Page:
This threat vector is not new. Such use Telegram bots goes back years. But, as Check Point has now made clear, the problem has not been resolved. “We believe that attackers take advantage of the fact that Telegram is used and allowed in almost all organizations, using this system to carry out cyber attacks, which can circumvent security restrictions,” says Idan Sharabi of Check Point.
The specific malware that Check Point has identified is “ToxicEye”, a new one remote access Trojan or RAT. This RAT can not only steal data or start ransomware locking user files, but can also hijack a microphone and camera on a computer. Windows users can search their systems for “C: Users ToxicEye rat.exe” to check if they are infected.
If you have this file, you must delete it and seek the advice of your company’s IT support service immediately if this is a working machine. If it’s on your computer at home, make sure you install and run a high-quality antivirus program as soon as possible.
Sharabi told me that both individuals and organizations are at risk from these Telegram-enabled attacks, suggesting that “Telegram communications may be blocked to protect against this type of threat. Each individual or security administrator should eliminate this threat based on their preferred security policy. “
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Of course, another critical tip is the same old “don’t open email attachments” unless you’re unsure of the sender and message. These attacks were on Windows computers and you should use some form of security software anyway.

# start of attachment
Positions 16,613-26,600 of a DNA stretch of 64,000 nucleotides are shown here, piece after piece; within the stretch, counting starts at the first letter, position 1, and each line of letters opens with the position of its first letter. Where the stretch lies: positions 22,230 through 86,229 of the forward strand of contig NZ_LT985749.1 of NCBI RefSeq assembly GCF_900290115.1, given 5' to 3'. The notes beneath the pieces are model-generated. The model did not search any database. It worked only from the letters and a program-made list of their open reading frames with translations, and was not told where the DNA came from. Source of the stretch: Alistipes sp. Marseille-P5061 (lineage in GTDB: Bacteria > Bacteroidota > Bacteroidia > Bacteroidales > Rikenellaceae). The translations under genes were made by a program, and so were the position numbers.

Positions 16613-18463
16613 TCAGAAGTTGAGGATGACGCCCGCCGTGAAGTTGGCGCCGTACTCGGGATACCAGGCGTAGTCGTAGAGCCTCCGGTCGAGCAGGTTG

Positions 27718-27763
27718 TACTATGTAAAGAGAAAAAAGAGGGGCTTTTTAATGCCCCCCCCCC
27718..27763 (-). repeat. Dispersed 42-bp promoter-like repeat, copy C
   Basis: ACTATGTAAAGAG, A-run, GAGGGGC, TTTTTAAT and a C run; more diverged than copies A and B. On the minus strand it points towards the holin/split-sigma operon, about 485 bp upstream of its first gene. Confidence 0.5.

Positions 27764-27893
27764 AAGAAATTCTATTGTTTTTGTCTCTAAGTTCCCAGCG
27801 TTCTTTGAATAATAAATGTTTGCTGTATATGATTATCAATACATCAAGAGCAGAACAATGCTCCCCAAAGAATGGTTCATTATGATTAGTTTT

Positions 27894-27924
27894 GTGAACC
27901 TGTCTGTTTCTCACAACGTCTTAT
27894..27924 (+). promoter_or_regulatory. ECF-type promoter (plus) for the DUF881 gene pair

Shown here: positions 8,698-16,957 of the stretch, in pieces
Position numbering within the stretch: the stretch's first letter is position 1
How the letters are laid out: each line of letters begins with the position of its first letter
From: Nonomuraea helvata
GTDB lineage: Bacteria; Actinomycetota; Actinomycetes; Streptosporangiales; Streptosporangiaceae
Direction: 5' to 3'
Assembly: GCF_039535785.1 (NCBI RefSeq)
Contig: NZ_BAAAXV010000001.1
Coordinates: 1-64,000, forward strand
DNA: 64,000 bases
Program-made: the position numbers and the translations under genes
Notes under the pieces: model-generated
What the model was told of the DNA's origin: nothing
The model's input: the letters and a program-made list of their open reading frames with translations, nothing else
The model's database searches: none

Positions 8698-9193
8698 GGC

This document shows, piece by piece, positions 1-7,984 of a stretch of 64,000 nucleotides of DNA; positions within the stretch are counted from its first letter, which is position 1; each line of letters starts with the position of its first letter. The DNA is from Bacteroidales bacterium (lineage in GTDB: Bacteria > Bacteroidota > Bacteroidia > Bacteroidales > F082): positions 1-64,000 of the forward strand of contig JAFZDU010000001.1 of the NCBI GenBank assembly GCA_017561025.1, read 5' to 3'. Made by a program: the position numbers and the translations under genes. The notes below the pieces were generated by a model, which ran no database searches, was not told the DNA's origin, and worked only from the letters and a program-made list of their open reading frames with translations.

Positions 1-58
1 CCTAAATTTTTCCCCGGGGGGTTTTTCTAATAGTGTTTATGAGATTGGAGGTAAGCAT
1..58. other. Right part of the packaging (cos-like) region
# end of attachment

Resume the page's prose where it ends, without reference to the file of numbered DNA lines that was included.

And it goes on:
There are other security risks with Telegram, affecting more than half a billion users now provided by the platform. Users must always keep in mind that Telegram is not end-to-end encrypted by default and as such its security is weaker than WhatsApp and iMessage, not to mention Signal. Switching from WhatsApp to Telegram, as I have already said, makes no sense as a security measure.
Check Point says that Telegram did not reveal the latest information, since there is no vulnerability in the messenger software – this is the exploitation of a legitimate function for malicious purposes. Despite this, I contacted Telegram before posting and asked if mitigation would be added to the platform. This is a known issue and his bots obviously have enough abuse, using Telegram’s good name to avoid individual and organizational security measures.
“Given that Telegram can be used to distribute malicious files,” warns Sharabi, “or as a management and control channel for remote-controlled malware, we fully expect that additional tools using this platform will continue to evolve in the future. . “
As such, this vector of attack should be ruled out or organizations should seek to ban Telegram on their networks and mitigate risk, and the consequences would be dire for Telegram and its hundreds of millions of users.
The battle for messaging continues and promises to heat up next month, when the forced change of conditions for WhatsApp users begins. “No one has ever invited Big Tech to join a group chat,” The signal was posted on Twitter this week, in a thinly covert attack on WhatsApp, “but they are still hanging around and know what’s going on. The signal knows nothing. Private groups protect your group names, group memberships, group messages, and even group avatar with end-to-end encryption. “
But perhaps the clearest illustration of the different safety approaches came from Signal’s handling of Cellebrite this week. Late last year, a security firm developed software to extract data from the device via a physical connection he boasted that he added Signal to his target list. The signal pushed hard at the time.
Now Signal has gone a step further, claiming it has serious vulnerabilities with Cellebrite software that could threaten its users. More importantly, Signal’s blog suggests that it can prevent compromising its user data by exploiting vulnerabilities in exfiltration software. I turned to Cellebrite for any comment on Signal’s new claims.
If you’re a user who values security and privacy, looking at all this recent news stream, you can certainly see why switching to Signal makes sense.